“It’s our turn. It’s our time,” Rick Bowness said after the game. He continued that there was never panic in the Stars as they faced overtime in Game 7.
That panic might not have been apparent in the locker room, but fans watching the game were far from calm. After watching the team open the scoring, blow a lead, tie it three times, there was no telling who would come out on top once the game hit overtime.
Unlike we’ve seen in the last two games, Dallas actually started this one looking like they were ready to go. After a bit of an adventure, of course. The first shot Anton Khudobin faced ended up with him off to the side and a wide open net for a wrap-around chance. Luckily, the Avalanche flubbed the chance in part thanks to the Stars defense in front of the net.
It started to turn around for Dallas not long later. They were able to draw the first penalty of the game early in the period. Alexander Radulov and the top unit were able to strike first thanks to net front presence. He was in the best position to pounce on a Miro Heiskanen point shot giving Dallas their first power play goal of the game.
Just over a minute later, Colorado would shift momentum back their way.
Vladislav Namestnikov would tie the game up for Colorado partially due to Mattias Janmark being slow to come off the ice thanks to a big shot block he took in the arm. Ian Cole shot the puck towards the net, and the Stars had traffic in front of Khudobin after the change as Janmark came off. Namestnikov had the key redirect for the goal.
Andre Burakovsky would give Colorado their first lead of the night after Jamie Oleksiak failed to cleanly clear the puck out of the defensive zone. The puck was picked off by Andre Burakovsky, and while many Stars were turned up ice, Burakovsky changed the direction of play back towards Khudobin’s net. He had a clear look at the net and sniped one right past the Stars goaltender.
Colorado would take the 2-1 lead into intermission.
Joel Kiviranta, playing today for the injured Andrew Cogliano, made his playoff debut. He used his speed to draw a penalty early in the second period, and with the goaltender pulled for an extra attacker on the delayed call, he found himself with some time and space. He shot the puck at Hutchinson from center ice up near the blue line, and it made its way to the net with a little redirect along the way to tie it up at two apiece.
Less than three minutes later, Nazem Kadri would capitalize on the Avalanche power play to restore the lead. On a second power play chance in the period, he nearly made it a two goal lead when he rang one off the post loud enough to be heard in Dallas.
The rest of the period was spent with Dallas finding themselves with mroe time in the offensive zone. Colorado did a good job of keeping them away from the dangerous looks, but Dallas seemed to be feeling their game finally in the dying minutes.
It took more than half of the period, but the Stars’ extended play in the offensive zone paid off when they drew just their second power play of the game courtesy of Radulov. He would then record his second of the night on the man advantage when he set up shop in Michal Hutchinson’s net. John Klingberg’s shot from center ice near the blueline was redirected to tie the game up.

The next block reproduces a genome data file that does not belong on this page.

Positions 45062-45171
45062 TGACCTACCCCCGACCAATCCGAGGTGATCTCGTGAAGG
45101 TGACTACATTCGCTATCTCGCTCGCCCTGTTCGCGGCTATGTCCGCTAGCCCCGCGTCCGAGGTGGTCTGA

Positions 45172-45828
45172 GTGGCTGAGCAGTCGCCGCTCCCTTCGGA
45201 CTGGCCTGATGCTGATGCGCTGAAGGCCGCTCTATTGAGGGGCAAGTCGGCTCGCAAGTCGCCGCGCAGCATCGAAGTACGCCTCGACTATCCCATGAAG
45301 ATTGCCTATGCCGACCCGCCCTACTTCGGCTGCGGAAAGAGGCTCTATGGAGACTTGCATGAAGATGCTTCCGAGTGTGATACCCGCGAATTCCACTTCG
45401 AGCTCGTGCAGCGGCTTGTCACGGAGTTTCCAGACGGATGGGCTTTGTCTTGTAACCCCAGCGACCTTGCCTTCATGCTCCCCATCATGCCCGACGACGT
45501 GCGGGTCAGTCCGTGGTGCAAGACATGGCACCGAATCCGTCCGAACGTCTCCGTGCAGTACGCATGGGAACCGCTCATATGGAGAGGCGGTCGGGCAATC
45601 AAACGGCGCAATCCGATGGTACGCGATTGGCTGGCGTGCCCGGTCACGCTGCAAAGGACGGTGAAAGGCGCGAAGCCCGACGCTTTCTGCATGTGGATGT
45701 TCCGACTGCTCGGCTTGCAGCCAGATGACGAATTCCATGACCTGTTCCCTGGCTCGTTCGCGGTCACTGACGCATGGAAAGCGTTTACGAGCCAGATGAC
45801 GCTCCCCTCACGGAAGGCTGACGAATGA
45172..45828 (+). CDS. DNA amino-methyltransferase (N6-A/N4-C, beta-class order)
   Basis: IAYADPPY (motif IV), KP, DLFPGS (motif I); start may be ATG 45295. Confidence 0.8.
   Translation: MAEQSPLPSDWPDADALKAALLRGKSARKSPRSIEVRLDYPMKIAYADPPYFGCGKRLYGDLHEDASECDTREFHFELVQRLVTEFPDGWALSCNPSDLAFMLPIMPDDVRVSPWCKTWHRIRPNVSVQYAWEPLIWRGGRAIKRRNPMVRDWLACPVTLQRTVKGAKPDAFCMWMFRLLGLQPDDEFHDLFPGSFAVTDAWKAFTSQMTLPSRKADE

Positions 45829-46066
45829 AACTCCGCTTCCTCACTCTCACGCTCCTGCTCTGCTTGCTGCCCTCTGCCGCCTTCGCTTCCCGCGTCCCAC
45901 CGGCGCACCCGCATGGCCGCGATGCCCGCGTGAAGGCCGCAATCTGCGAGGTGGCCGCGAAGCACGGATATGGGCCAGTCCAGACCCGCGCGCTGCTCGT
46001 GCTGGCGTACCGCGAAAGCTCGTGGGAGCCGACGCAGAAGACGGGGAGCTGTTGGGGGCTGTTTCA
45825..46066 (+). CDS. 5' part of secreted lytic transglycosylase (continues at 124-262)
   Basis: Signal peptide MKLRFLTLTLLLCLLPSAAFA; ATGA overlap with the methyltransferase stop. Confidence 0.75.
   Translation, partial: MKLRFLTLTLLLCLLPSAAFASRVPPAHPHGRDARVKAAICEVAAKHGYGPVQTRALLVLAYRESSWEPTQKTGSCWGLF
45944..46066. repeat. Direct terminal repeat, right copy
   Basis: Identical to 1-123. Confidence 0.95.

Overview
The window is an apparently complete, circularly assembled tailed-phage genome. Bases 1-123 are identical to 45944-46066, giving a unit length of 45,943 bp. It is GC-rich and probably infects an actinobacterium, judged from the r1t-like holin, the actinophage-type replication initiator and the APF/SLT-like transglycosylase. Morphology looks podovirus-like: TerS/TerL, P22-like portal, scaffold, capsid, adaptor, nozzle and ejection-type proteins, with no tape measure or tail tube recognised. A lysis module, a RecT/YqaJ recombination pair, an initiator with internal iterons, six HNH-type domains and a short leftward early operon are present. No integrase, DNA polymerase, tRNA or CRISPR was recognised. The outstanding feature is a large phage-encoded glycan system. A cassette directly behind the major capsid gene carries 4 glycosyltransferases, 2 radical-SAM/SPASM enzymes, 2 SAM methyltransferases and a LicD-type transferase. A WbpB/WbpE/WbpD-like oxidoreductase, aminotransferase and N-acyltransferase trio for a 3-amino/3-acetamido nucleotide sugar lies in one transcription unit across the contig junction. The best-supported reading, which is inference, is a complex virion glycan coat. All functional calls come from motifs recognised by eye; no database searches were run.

In a lot of ways, the third period was as close as you would expect it to be in a Game 7. That’s when Namestnikov looked like he was going to put the dagger in the Stars’ postseason with a goal scored with just 3:40 left in the game.
But that resiliency the Stars have shown all season — and all series — long showed itself once again. Kiviranta, making his NHL postseason debut, scored just 10 seconds later to tie the game at four and would force an eventual overtime period. His goal came from the slot when he was left completely uncovered with space between the four Avalanche defenders in their own zone.
Honestly, with how Dallas played right up until the whistle of regulation, it felt like a Stars win was predestined. Joe Pavelski and the Stars had a lot of looks in tight on the net as the seconds ticked off in the third period, with Pavelski coming within inches of scoring as the horn sounded.
Dallas had 50 percent of the high danger scoring chances in overtime. It honestly could have gone either way. That is, until Andrej Sekera took the puck behind the net and drew the attention of the Avalanche defenders. With everyone puck watching, Kiviranta made an amazing read of the defensive situation and extracted himself from the net-front fight to open himself up to take a centering feed. Sekera hit him square on the tape, and Kiviranta snapped the puck immediately off his stick and past Hutchinson’s glove side.
The rookie’s hat trick marks the first time in NHL history that one team has had two rookies score hat tricks in the postseason. (The other rookie was Denis Gurianov, who scored a hat trick in the first round versus the Calgary Flames.)
And with that, the Stars are off to the Western Conference Finals for the first time since 2008. There’s really only one way to end this game recap: the Finnish goal call of Kiviranta’s game winning goal, when they reportedly said “Joel Fucking Kiviranta.”
What a mood.